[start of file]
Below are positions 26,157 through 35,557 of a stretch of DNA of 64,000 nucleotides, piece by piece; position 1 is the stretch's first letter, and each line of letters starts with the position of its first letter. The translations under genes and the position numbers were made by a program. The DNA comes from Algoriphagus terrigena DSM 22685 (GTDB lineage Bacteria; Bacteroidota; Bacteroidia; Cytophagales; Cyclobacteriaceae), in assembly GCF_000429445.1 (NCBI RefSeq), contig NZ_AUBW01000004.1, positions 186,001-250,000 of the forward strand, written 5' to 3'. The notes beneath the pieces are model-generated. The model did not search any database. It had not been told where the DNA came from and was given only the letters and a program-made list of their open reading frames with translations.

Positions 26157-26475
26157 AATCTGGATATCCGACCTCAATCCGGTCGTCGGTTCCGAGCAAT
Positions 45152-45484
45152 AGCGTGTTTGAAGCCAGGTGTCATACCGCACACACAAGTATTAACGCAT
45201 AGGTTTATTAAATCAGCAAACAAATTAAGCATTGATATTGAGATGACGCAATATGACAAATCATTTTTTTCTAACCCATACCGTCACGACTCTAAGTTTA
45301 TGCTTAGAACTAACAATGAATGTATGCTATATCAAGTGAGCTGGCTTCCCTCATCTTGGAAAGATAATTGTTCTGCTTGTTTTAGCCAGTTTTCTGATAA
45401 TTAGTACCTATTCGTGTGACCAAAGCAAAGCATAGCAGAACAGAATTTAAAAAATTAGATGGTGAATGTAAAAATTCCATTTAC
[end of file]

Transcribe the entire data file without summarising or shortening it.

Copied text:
Below are positions 26,157 through 35,557 of a stretch of DNA of 64,000 nucleotides, piece by piece; position 1 is the stretch's first letter, and each line of letters starts with the position of its first letter. The translations under genes and the position numbers were made by a program. The DNA comes from Algoriphagus terrigena DSM 22685 (GTDB lineage Bacteria; Bacteroidota; Bacteroidia; Cytophagales; Cyclobacteriaceae), in assembly GCF_000429445.1 (NCBI RefSeq), contig NZ_AUBW01000004.1, positions 186,001-250,000 of the forward strand, written 5' to 3'. The notes beneath the pieces are model-generated. The model did not search any database. It had not been told where the DNA came from and was given only the letters and a program-made list of their open reading frames with translations.

Positions 26157-26475
26157 AATCTGGATATCCGACCTCAATCCGGTCGTCGGTTCCGAGCAAT
Positions 45152-45484
45152 AGCGTGTTTGAAGCCAGGTGTCATACCGCACACACAAGTATTAACGCAT
45201 AGGTTTATTAAATCAGCAAACAAATTAAGCATTGATATTGAGATGACGCAATATGACAAATCATTTTTTTCTAACCCATACCGTCACGACTCTAAGTTTA
45301 TGCTTAGAACTAACAATGAATGTATGCTATATCAAGTGAGCTGGCTTCCCTCATCTTGGAAAGATAATTGTTCTGCTTGTTTTAGCCAGTTTTCTGATAA
45401 TTAGTACCTATTCGTGTGACCAAAGCAAAGCATAGCAGAACAGAATTTAAAAAATTAGATGGTGAATGTAAAAATTCCATTTAC